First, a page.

and quickly fell to the floor.

Unable to stand,

I spent the day

on the carpet.


My fingers ripped themselves off today.

Bloody and tired

from dragging my

helpless body,

they popped off and clawed

their way out the window

and down the drain,

leaving me.


Even my eyes now have gone.

They escaped and roll around the floor now

in utter lunacy,

leaving the holes in my head

to create their own

image of disaster.


My ears are melting down

my sore, stumpy arms.

My tongue

lies wasted in a ball

on the floor

where even the cat

only scratches at it

before turning it’s head.


A scattered mess

of limbs and flesh,

crushed bones,

and sore muscles,

broken skin and

ripped tendons

on a carpet now

wet and dripping

with angry red slop.


Soon I’m melted completely.

my clothes laid out

neatly on the floor

and my toes,

my fingers,

my liberated limbs

no longer weep for me.

The house where you live.

The flowers in the vase

in the hallway

are dead again.

You waited too long

to replace them and now

the house smells like dirt

and the colour’s gone.


The radiator is broken.

It’s too hot in the kitchen

and too cold in the lounge

and you have to walk

back and forth between them

to feel comfortable.


The stairs in the attic are creaking.

You can’t go searching in silence.

They announce your ascent

to the house and

like a scared feline you jump

and retreat

because the secrets you keep

there must remain.


So you drink cold coffee

in the hot kitchen

and smoke in the lounge

and do all you can to stay away

from that desolate hallway

that smells like dirt

with the flowers that now

hang limp around the vase

and the light bulb goes out

and the door never opens

and all that’s left is an occasional creak

as the stairs fall under

a heavy weight.

The little boy.

A little boy fell on to the Earth.

Out of the sky he dropped like a bird from a nest

and thus proclaimed his love for all things

as everything to his eyes was new.

Across rivers he swam

and through deserts he trekked

with swollen feet and bloodied hands.

Finally he came across one like him.

A body with arms and legs

and a head like a balloon sat atop them.

Through his travels the little boy had grown to be as tall

and as he approached his fellow man

with his burly beard and bloodied arms outstretched,

the man turned away, repulsed, and quickly fled.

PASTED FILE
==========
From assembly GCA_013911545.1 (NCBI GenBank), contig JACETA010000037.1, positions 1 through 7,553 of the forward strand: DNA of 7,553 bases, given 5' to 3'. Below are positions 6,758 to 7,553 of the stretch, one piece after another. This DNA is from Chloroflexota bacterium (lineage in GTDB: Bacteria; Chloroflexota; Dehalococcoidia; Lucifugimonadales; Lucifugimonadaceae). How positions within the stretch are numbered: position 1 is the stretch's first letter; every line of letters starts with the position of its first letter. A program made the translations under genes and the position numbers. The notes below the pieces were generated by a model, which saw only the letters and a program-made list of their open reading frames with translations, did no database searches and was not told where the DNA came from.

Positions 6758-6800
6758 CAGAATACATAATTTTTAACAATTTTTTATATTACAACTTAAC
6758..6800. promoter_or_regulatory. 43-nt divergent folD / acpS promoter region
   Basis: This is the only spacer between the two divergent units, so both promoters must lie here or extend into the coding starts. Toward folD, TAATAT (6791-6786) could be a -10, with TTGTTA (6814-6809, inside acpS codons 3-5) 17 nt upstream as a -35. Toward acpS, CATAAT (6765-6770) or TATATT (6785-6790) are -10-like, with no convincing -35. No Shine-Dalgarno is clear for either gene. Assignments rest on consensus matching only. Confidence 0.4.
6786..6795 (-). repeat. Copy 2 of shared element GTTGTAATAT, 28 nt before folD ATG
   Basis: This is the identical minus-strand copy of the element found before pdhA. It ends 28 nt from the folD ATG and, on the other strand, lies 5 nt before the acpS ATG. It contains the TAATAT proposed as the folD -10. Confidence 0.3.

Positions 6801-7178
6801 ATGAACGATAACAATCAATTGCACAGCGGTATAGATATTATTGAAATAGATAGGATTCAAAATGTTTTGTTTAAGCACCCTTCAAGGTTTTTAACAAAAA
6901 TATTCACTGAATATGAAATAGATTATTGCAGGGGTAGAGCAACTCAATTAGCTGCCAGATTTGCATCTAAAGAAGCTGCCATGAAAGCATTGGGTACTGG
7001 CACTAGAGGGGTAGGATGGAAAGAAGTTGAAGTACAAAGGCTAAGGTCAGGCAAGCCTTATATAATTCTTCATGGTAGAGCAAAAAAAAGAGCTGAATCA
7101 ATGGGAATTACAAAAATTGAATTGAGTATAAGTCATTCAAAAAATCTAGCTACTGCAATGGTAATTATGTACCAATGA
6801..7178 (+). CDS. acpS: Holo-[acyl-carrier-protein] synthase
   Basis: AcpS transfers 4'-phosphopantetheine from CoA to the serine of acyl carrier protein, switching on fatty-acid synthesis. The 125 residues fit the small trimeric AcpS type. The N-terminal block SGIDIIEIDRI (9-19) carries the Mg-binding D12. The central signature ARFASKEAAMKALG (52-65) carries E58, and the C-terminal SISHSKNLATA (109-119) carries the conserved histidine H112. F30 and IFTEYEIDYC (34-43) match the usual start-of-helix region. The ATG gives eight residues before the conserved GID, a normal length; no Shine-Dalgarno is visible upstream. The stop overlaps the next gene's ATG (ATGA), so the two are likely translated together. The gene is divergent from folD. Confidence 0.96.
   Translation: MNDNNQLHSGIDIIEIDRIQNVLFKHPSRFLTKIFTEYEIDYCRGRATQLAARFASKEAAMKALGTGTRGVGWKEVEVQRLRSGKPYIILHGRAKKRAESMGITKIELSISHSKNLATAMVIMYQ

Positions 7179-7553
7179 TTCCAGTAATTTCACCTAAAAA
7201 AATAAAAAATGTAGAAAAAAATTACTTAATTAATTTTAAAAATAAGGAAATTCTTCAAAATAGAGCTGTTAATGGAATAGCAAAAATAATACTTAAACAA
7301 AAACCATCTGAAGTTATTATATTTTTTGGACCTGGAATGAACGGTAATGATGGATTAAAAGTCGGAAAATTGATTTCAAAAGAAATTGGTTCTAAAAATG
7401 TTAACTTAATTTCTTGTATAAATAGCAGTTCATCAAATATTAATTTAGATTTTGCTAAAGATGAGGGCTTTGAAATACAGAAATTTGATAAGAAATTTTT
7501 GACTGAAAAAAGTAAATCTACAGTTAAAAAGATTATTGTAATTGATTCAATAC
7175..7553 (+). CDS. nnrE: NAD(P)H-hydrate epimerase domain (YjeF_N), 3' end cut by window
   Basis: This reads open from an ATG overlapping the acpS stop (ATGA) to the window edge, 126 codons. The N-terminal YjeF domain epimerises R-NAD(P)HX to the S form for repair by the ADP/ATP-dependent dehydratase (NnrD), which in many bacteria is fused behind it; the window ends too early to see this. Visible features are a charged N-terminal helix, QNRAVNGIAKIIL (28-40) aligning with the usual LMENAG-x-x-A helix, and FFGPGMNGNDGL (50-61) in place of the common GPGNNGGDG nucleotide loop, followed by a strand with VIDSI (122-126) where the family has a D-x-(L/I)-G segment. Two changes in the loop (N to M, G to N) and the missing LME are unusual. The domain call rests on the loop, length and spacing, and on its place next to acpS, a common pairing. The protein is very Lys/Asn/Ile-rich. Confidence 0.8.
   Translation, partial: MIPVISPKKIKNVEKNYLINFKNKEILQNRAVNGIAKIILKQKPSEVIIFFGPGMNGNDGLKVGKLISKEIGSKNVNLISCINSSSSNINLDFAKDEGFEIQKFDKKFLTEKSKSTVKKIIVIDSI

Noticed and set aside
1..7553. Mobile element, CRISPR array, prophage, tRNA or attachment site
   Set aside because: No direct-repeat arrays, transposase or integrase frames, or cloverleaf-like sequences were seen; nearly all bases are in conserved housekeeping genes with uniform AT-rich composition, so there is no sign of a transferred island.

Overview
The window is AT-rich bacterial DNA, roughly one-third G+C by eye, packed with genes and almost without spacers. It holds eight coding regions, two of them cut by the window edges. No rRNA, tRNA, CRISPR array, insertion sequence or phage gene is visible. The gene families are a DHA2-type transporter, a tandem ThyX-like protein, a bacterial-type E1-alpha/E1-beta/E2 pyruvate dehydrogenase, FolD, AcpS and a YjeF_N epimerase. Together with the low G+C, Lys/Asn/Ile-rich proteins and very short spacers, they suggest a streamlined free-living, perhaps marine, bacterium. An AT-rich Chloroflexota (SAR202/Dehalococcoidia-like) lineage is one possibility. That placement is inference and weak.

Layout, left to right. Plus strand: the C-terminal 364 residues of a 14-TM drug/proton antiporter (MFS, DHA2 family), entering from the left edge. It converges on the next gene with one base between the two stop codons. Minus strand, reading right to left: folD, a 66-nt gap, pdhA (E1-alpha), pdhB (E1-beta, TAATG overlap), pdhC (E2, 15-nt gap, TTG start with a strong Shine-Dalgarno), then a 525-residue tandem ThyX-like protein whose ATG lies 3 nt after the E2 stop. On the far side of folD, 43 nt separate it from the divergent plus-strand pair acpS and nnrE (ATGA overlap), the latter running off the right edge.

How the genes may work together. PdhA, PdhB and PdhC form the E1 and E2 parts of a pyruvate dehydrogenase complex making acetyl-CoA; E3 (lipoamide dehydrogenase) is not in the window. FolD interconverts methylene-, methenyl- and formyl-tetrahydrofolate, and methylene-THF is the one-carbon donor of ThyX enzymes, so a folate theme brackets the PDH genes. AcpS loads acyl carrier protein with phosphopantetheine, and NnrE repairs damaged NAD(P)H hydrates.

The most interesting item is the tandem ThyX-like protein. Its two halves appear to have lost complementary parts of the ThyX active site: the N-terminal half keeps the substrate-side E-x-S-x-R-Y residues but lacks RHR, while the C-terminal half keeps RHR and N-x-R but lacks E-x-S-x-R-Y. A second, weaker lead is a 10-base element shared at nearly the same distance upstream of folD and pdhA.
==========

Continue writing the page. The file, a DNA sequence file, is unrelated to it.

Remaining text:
The boy began to cry.

Tears which did not fall

but returned to the sky from which he came

and soon his torn and ravaged body along with them.

I think.

I think I could have been great.

Like when I was young

and I ran and ran and


and my lungs never ached

and my legs never tired

and I was great.

I was triumphant.

I was magnificent.

The royalty that I was

hung from my shoulders

and rolled out before me

like pavement of gold.

I think I could have been fine.

Like when I was adolescent

and I dance and danced and


As womanhood began to snatch

me up and pull me apart,

I danced

and I was fine.

I pirouetted through puberty

and I was fine.

I was ok.

I think I can manage.

Right now

as I write and write and


for no one,

for myself.

My lungs may be weakened

by smoke,

my legs sore from use,

womanhood having devoured me,

the gold at my feet long


I can still manage

I think

but maybe not.


A fire burns

and in the scorching heat

I feel the skin

of my face


and crack

and a smile

becomes a painful


like marble

under the forceful blow

of harsh steel.

Books and

books and


sit beside me

all in their order,

in their rows,

but their words

are only



which I gaze upon

in a wide eyed stupor

of absent thought.

Time is lost in this place

where the crackling

of the flames

drown out all that


and I slowly lose my mind

to each crack

and pop.

A beast I become

in a lady’s dress

howling at the moon

and forgetting

the nature of the words

which line my shelves.

The fire consumes

and swallows the room,

me along with it,

and I burst into what

I truly am.


swims with


as the mindless monster,

the barbaric creature,

escapes from the smoke.